Once a month all citizens of Rwanda must do 3 hours of labour together in their community or face a fine. People weren't initially thrilled to participate, after all it is forced labour, but it was so helpful in building and cleaning up the country that public perception improved. In umuganda, community leaders decide on a project that everyone can work on together to improve the community. On the day that I was there, citizens were reshaping the beach in Gisenyi to make a safe area for small kids to swim in Lake Kivu. Another month, they could be rebuilding a community members' home that was damaged in a flood. The leader had clearly asked just men to work at this particular site, as it was a job that required a lot of strength, but as I know men and women are normally working together on the same projects.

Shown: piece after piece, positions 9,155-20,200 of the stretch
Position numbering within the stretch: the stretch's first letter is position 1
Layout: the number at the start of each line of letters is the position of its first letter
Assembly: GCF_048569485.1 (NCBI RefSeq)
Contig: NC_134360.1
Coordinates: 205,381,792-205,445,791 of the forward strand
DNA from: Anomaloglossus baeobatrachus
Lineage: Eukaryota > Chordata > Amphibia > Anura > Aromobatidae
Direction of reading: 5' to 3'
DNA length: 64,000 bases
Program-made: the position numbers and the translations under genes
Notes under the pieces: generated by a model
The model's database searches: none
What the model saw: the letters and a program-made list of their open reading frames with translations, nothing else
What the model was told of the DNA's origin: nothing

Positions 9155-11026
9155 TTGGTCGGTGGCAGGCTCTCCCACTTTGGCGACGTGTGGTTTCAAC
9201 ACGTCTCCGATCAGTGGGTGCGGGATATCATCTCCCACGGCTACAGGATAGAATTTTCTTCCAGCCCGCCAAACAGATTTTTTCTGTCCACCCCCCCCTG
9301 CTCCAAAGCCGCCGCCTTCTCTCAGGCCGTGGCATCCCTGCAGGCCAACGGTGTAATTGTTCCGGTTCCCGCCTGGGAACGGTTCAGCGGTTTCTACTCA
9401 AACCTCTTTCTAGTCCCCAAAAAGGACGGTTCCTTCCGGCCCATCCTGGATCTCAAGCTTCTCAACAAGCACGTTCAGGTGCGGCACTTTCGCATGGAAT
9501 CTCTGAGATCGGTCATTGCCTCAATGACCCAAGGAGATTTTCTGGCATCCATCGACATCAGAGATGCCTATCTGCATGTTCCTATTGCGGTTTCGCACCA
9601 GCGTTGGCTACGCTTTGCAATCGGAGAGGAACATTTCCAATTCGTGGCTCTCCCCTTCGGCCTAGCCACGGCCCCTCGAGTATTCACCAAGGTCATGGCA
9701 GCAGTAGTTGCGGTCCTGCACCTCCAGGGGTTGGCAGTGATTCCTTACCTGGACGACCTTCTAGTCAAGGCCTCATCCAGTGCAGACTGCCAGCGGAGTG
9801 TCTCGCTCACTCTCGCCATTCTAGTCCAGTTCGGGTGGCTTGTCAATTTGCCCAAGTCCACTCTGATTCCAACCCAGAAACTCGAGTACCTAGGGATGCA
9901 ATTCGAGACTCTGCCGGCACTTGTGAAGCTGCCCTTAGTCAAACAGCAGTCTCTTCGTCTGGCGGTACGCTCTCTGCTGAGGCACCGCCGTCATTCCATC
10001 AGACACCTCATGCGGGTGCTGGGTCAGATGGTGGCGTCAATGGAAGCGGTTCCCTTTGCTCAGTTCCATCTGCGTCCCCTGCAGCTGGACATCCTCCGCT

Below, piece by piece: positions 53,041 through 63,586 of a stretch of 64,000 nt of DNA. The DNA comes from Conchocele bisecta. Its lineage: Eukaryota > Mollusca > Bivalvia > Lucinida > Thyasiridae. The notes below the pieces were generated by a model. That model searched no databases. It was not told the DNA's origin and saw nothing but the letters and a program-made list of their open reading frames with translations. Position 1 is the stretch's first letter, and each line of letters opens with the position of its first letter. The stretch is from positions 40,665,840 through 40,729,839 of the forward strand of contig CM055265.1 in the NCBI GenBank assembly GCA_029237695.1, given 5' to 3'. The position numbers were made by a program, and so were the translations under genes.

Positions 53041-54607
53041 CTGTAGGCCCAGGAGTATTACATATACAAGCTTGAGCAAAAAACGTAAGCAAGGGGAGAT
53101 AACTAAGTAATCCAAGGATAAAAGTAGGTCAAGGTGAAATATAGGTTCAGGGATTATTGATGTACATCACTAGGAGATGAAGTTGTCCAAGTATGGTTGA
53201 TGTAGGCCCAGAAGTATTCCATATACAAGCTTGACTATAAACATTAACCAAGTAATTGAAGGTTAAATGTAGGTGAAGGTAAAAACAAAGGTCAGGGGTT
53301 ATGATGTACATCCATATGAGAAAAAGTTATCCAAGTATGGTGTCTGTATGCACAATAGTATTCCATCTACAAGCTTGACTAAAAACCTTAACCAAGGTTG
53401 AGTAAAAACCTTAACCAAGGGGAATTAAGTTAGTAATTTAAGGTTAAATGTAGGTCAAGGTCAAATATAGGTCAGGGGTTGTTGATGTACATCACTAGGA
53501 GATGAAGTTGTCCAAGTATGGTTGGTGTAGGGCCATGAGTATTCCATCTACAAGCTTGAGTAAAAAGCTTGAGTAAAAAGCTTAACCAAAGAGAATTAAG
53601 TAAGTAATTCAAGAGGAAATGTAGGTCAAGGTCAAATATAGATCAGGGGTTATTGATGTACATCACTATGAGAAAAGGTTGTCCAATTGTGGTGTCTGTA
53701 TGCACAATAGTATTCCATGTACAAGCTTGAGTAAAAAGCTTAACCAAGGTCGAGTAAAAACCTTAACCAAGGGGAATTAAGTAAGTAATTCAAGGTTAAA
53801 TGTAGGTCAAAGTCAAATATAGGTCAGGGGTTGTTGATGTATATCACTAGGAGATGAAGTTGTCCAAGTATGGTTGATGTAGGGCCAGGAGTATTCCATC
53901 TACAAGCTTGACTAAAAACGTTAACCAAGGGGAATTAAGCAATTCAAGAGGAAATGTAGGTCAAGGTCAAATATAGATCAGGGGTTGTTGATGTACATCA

After reading Pierre Lepidi's article on the subject in Le Monde I knew I wanted to shoot this, because I really love the concept. I have often thought that some sort of mandatory civil service would be healthy for society as it would keep people from becoming terribly out of touch with one another. Working together builds solidarity in a healthy, non-nationalistic way. Most importantly, it would be great because of what we could accomplish during that service, like helping the poor and beautifying our communities.